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In March, as workplaces began shutting down due to Governor Kate Brown’s “Stay Home Stay Safe” order, McKenna Davis knew it was critical to help her clients persevere. “Our clients were being laid off or furloughed indefinitely,” she says. “It was tough, they began having feelings of depression, self-doubt, and loneliness.”

At the time, McKenna was the program manager of Kerr’s Project SEARCH internship program at Kaiser Westside Medical Center. The employability training program for individuals experiencing I/DD was paused once the hospital began admitting COVID-19 patients.

McKenna began to focus on how to keep her clients engaged with their job training through a virtual format. “Because work gives us a sense of purpose and self-worth and also connects us socially, there was a clear need to help our clients keep their work skills sharp,” she says.

Within two months, Kerr’s Employment Services team began supporting 28 individuals through the newly established Kerr Career Club. The 12-week online program gives adults experiencing I/DD the opportunity to remain connected with their community while strengthening their job skills.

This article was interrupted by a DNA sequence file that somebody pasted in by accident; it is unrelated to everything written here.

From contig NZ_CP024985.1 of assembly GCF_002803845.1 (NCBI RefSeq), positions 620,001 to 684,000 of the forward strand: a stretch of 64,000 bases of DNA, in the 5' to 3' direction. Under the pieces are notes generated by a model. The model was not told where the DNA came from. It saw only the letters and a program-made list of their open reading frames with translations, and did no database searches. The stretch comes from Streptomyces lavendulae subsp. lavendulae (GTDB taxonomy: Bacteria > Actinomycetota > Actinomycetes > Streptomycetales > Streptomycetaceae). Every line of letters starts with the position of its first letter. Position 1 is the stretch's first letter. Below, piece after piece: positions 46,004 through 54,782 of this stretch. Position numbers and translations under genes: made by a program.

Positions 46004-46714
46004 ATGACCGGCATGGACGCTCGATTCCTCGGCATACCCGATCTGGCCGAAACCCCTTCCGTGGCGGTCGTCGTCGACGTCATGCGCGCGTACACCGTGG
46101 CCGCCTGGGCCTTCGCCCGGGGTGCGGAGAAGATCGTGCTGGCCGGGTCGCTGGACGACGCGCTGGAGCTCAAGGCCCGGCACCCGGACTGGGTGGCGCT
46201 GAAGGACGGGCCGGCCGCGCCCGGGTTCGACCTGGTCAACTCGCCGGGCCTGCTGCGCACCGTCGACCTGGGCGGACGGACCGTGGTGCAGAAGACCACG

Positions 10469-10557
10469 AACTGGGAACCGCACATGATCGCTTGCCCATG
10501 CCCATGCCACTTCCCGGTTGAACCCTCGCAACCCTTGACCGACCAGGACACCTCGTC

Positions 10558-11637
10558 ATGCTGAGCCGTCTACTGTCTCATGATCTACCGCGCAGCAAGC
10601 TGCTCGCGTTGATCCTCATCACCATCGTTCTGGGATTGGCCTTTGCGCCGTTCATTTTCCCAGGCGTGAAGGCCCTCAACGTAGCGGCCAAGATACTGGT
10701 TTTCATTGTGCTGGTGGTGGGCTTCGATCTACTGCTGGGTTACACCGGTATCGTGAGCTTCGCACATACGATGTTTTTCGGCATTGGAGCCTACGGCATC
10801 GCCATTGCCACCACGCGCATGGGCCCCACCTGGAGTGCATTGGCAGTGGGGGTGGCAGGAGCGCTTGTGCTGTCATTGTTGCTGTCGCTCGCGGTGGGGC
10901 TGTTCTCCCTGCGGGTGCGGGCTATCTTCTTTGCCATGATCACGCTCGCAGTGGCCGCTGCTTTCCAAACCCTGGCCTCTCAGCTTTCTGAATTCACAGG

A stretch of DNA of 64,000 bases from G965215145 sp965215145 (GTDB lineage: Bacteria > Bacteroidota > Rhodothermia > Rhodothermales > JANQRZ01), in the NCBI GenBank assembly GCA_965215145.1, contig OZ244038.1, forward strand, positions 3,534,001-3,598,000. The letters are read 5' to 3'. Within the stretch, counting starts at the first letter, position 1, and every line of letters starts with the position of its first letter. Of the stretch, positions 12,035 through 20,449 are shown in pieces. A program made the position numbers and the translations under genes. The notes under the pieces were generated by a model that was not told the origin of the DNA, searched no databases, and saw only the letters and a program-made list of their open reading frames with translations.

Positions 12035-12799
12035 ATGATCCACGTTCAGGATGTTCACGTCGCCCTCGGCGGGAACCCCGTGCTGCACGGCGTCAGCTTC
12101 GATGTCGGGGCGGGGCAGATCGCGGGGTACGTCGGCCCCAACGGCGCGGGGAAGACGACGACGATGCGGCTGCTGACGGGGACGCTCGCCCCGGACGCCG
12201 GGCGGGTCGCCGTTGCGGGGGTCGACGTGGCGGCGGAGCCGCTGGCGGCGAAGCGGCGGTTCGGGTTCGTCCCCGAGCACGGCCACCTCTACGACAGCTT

Each day is dedicated to a vital job skill, from technology and finances to health and wellness and coping mechanisms. McKenna explains, “Mondays we focus on team building activities and how to have critical conversations in the workplace, such as how to ask for help and advocate for yourself.”

On Fridays, clients explore potential career opportunities by virtually touring area businesses and engaging in informational interviews. “The tours provide that sense of going out, seeing new things, meeting new people, and offering a glimpse of places they could possibly work,” McKenna notes.

Currently, Kerr Career Club has started its third cohort, with participants across five counties.

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